I am officially exactly one week behind on blogging. It could be worse.
I last left you in Norrebro Bryghus with my European Business class. This was at about 3:30 on Friday afternoon. By 5:30 I was loaded into a car with Thomas, Lærke, Pelle, and Sofus on our way to Sweden.
We were going to Sweden for two reasons. First, Lisbeth was in Sweden all week working extra hours. Apparently Southern Sweden doesn’t have enough doctors and she could make some extra money for their next trip. We were on our way to pick her up. Secondly, I had never been to Sweden and my host parents had decided that I should. I agreed and so we went.
After a 20 minute drive North to Helsingor we were on the ferry headed to another country. The ferry itself is actually worth mentioning. Though the trip was short (no more than 25 minutes) the set-up was actually very nice. The style was sleek and simple with white walls and colorful, strange shaped chairs. Of course there was a little cafe and a hot dog place. But there were also two slot machines, a bar, and a mini-mart. Having only ridden the concrete boxes that serve as ferries on Puget sound (though I had never thought of them so negatively until now), the whole thing seemed over the top. Thomas explained that at one point in the journey we crossed into international waters, which helped to explain the huddle of people clutching cigarettes and alcohol (heavily taxed items) milling around until about 10 minutes in when the loudspeakers announced something in Danish/Swedish. Also, I learned that Sweden sells alcohol in liquor stores like many US states. Thomas explained this as we watched a man look sadly down at the bottle in his hand as we crossed into Swedish waters.
Off the ferry we headed to the cabin that our neighbors and family friends had lent us for the weekend. We took a moment to get out of the industrialized city of Helsingborg and into the countryside where I could see an immediate difference between Denmark and Sweden. This is also when I realized that I was in Sweden, a whole other country. Yea, strange, right? Including Denmark and the US I have been in six countries prior to this so Sweden counted as 14.2% of the countries that I had been to and I hadn’t even had to prove that I should be there. There wasn’t even anyone sitting at the customs both! I was a little disappointed. Anyway, back the countryside. It was lovely. Along the road there were yellow and green fields with a think forest of trees just beyond them. Every so often a small yellow or red house would be plopped down into the middle of one of these fields, reminding me, for some reason, of LEGOs. And there were finally hills, small hills, but it was an improvement over Denmark in this respect.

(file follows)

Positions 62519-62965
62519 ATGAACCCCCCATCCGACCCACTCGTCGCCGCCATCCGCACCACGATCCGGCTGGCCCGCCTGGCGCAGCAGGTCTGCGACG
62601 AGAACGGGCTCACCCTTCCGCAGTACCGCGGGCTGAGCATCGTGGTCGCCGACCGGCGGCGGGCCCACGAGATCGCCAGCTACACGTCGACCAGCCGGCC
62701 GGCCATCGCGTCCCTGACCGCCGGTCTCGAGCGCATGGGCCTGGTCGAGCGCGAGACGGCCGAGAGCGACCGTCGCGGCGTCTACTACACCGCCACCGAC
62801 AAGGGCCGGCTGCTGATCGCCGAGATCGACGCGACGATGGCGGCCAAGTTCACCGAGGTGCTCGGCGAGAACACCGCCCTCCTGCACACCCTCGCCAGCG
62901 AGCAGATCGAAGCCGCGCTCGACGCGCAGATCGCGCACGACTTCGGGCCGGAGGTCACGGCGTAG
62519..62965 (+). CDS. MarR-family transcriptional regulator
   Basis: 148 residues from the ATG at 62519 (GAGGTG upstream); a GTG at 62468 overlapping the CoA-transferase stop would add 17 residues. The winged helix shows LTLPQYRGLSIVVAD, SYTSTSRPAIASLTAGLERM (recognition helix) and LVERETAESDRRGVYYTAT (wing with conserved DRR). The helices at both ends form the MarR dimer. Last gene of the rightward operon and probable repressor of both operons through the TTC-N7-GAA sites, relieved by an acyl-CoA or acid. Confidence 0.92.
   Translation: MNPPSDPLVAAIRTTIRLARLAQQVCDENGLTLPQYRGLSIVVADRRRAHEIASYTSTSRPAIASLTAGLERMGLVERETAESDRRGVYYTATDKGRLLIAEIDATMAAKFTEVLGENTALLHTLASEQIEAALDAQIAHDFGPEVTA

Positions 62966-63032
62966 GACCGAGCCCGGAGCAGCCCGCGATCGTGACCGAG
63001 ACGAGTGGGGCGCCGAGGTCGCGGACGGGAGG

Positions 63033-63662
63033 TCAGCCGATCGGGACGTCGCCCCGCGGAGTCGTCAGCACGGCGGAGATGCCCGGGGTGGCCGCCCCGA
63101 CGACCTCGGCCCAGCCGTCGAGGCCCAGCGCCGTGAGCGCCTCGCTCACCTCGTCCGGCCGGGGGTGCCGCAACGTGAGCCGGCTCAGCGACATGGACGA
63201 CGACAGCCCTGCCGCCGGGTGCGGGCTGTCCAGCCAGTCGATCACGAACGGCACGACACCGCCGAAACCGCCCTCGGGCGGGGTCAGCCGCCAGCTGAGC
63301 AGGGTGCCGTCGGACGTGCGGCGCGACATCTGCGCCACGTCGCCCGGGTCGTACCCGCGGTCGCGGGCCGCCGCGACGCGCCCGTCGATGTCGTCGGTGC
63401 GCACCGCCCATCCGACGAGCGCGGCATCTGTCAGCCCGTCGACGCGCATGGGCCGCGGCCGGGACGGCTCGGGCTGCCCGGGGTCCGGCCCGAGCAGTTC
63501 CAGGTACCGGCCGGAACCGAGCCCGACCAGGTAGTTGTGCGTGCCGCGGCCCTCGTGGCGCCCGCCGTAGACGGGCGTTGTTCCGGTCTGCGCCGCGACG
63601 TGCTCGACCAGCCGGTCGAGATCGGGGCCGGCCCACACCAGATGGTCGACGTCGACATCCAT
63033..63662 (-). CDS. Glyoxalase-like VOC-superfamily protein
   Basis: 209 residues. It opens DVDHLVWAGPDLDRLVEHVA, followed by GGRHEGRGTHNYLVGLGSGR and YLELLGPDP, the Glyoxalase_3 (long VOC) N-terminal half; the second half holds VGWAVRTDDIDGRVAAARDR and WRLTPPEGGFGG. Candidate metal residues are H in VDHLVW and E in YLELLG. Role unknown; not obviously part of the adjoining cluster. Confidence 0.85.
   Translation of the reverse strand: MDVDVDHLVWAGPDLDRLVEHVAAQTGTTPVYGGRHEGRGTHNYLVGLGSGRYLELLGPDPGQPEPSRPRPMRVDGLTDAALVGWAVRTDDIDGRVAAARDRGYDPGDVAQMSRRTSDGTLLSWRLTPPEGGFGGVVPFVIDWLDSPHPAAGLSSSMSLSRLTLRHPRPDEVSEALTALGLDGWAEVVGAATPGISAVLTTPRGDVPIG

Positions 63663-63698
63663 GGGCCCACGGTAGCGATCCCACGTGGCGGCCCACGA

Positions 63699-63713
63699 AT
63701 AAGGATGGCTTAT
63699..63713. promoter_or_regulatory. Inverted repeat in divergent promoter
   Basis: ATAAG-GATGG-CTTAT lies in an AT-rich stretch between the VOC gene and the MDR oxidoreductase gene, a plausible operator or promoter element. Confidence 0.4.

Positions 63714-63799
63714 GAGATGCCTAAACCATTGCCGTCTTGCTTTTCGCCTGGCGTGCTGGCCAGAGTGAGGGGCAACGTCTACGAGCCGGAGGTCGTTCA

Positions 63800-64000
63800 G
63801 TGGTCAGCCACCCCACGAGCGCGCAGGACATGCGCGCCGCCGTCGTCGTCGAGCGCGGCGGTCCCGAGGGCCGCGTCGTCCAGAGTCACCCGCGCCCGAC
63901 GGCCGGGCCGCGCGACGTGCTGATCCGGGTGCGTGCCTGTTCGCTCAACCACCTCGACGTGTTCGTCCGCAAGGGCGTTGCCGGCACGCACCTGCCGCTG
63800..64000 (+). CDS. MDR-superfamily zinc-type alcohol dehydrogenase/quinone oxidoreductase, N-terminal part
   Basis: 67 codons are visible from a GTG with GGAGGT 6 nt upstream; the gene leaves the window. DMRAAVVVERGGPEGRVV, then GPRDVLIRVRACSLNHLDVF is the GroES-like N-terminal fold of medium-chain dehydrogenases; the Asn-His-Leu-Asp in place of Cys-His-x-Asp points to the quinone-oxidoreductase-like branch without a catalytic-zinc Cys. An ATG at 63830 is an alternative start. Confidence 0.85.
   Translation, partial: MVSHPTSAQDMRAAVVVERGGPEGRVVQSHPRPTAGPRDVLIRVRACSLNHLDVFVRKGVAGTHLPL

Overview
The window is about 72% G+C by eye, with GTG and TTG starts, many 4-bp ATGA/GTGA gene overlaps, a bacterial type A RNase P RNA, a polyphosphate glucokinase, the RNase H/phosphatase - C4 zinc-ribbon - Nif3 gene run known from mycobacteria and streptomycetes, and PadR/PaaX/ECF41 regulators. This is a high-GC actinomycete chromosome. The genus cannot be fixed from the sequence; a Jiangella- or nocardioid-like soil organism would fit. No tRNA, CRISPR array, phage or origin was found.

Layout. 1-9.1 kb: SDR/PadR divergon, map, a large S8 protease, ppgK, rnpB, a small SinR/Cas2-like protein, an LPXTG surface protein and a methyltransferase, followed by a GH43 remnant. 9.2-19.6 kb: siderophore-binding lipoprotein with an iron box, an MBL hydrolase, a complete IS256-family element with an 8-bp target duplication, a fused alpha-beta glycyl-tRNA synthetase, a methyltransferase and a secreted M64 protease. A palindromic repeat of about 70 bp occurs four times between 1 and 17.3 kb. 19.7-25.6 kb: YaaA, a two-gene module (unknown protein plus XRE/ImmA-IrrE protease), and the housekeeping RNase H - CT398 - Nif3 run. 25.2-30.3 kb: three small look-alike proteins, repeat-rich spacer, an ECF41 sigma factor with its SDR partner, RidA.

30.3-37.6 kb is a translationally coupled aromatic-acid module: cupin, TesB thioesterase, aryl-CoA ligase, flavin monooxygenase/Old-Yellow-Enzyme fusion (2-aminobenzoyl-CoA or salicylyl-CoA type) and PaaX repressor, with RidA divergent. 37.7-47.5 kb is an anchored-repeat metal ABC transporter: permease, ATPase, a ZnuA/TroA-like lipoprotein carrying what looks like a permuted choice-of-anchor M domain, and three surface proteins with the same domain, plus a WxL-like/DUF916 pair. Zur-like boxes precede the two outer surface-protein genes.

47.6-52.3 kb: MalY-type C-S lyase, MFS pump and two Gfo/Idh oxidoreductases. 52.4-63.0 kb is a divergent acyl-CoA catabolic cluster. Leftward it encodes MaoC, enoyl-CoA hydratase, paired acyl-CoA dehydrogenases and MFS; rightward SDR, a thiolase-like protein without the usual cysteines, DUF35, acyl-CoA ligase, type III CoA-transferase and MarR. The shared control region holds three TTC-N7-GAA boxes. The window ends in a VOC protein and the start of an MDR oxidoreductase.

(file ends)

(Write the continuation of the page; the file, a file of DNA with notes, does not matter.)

The cabin was small and basic. No water and no power. Despite that (or maybe because of), it was wonderful. It was a traditional Swedish red (I didn’t know there was such a thing) dot surrounded on two sides by a cow pasture and a national nature reserve on the other two. The inside was just as idyllic. With no electric lights we had to open all of the windows and light candles as soon as we arrived but doing this only seemed right. Electricity would just have ruined the mood.
After a freezing trying to cook dinner over the small fire and stuffing myself with the sausages we did cook, we all went to sleep early.
The morning was still cold but the hot oatmeal warmed me up right away and we took off on a hike around the nature reserve. We hiked for about three hours and at the end Thomas asked me how this compared to the forests in Washington. I couldn’t bring myself to break it to him that Washington had Sweden beat here. So I just avoided the lie and said that both were lovely and shouldn’t we be going to get Lisbeth soon?